In Turner v. Wells Fargo, N.A., No. 2150230, Wells Fargo foreclosed on a home after the homeowners tendered a bad check and attempted to send catch-up payments that did not include required penalty fees. Wells Fargo, which purchased the home in foreclosure, obtained summary judgment in the trial court after initiating an ejectment action against the former owners. On appeal, the Alabama Court of Civil Appeals affirmed the summary judgment, holding that Wells Fargo had substantially complied with the terms of the mortgage and was therefore entitled to initiate the foreclosure.
In 2006, Donna Turner and Trenton Turner, Jr. executed a promissory note and mortgage for the purchase of a home. The note was eventually sold to Wells Fargo, and Carrington Mortgage Services serviced the loan. In 2011, the Turners tendered checks to Carrington that were returned due to insufficient funds. The Turners ultimately satisfied the principal and interest payments, but Carrington assessed several penalty fees for the bad checks. The Turners repeatedly sent checks that were sufficient to pay the principal and interest, but Carrington returned these checks because they were not sufficient to pay the mounting penalty fees.
In late 2011, Carrington notified the Turners of its intent to foreclose, and in early 2012, Wells Fargo accelerated the mortgage and sent the Turners a notice of foreclosure. Wells Fargo ultimately purchased the home at a foreclosure sale. Because the Turners refused to vacate the home, Wells Fargo filed a complaint for ejectment. The trial court entered summary judgment in favor of Wells Fargo, and the Turners appealed to the Alabama Court of Civil Appeals.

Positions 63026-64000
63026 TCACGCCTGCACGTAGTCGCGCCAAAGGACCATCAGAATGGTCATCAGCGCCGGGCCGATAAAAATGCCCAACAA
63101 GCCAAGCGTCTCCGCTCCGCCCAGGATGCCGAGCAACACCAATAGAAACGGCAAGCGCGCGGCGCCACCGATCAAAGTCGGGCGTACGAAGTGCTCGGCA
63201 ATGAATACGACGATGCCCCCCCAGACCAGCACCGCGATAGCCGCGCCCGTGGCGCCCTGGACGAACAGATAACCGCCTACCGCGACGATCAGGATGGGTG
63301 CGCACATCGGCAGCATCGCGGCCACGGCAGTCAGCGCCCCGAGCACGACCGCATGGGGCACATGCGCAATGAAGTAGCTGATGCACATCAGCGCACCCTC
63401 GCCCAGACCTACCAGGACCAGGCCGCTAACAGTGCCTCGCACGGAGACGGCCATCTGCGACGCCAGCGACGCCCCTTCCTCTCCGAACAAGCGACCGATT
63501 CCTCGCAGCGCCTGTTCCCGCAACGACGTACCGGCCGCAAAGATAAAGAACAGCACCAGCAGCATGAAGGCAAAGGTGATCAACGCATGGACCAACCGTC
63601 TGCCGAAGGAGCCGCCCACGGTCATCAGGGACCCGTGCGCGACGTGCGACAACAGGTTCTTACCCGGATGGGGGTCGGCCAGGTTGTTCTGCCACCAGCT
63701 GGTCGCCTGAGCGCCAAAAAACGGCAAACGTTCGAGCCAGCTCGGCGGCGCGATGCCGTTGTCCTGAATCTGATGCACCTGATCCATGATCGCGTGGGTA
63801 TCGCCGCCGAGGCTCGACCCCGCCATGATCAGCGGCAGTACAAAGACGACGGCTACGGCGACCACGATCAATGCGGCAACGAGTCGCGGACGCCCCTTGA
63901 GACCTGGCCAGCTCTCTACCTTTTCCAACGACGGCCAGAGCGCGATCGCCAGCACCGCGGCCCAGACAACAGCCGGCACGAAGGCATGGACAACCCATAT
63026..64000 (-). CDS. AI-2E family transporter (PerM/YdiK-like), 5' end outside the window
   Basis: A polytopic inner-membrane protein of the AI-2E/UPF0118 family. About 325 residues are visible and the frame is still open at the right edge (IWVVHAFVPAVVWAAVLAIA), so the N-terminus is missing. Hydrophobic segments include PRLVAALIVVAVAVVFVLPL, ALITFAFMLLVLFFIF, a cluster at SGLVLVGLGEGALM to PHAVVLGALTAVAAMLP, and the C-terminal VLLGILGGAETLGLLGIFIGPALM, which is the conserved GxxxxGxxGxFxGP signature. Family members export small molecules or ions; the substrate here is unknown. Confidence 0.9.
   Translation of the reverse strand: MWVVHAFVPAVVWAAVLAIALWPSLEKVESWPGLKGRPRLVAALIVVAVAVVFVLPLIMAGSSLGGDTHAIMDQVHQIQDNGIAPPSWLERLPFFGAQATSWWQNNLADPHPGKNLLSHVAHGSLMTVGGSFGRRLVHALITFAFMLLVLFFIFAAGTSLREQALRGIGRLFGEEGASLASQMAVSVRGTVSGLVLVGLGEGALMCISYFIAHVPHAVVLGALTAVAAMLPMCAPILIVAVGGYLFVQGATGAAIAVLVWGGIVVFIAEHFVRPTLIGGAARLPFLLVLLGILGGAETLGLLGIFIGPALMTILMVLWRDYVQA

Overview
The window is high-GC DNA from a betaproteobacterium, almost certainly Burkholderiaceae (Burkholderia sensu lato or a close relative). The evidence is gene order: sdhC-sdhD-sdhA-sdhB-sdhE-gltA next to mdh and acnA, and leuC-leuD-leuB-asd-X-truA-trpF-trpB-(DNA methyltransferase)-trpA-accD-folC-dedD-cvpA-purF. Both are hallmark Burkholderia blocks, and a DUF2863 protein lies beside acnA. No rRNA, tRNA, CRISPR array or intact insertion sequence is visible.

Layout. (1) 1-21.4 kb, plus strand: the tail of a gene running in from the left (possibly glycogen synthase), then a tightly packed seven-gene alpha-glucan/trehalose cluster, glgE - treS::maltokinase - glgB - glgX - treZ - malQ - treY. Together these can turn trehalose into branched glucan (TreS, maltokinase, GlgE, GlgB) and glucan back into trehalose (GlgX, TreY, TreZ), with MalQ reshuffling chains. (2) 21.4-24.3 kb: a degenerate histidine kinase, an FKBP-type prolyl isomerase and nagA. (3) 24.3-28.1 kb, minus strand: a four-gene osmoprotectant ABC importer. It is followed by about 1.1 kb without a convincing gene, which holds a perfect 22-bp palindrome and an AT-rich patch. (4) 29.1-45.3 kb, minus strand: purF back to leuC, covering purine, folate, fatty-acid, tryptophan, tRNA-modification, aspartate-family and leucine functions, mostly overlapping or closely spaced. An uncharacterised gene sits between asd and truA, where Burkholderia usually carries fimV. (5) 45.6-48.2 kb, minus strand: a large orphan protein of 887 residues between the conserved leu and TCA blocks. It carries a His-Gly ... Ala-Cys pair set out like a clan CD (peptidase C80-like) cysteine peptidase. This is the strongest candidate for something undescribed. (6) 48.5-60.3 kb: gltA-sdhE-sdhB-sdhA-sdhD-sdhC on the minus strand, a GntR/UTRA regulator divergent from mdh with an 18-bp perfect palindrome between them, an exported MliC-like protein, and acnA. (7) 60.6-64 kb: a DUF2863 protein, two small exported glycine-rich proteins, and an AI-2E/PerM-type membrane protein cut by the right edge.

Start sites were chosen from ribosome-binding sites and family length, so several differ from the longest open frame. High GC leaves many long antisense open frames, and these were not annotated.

Specifically, the Turners contended that Carrington caused the default by returning the checks that were tendered in 2011, that Wells Fargo failed to provide sufficient notice pursuant to the terms of the mortgage contract, and that Wells Fargo failed to show it was the holder of the note. The Court rejected all three arguments. First, the Turners admitted that they neglected to send Carrington checks that were sufficient to cover the penalty fees that accrued in 2011, and they did not dispute that the note allowed for such fees. Thus, the Court held that, under the terms of the note, Carrington was entitled to return the insufficient checks, and the Turners failed to cure their default. Second, the Turners asserted that, because the notice of foreclosure sent by Wells Fargo did not contain the precise notice language included in the mortgage contract, the foreclosure was void. The Court disagreed, holding that the notices substantially complied with the mortgage’s notice requirements. Therefore, the Court held that there was no genuine issue of fact supporting the Turner’s claim that they did not receive proper notice. Finally, the Turners contended that Wells Fargo did not produce substantial evidence that it was the holder of the note and mortgage. However, Wells Fargo presented to the trial court an executed assignment of the mortgage and note, which was recorded in the probate court prior to the foreclosure. Thus, the Court held that Wells Fargo did, in fact, present substantial evidence that it was the holder of the mortgage and was entitled to foreclose. Accordingly, the Court affirmed the trial court’s judgment.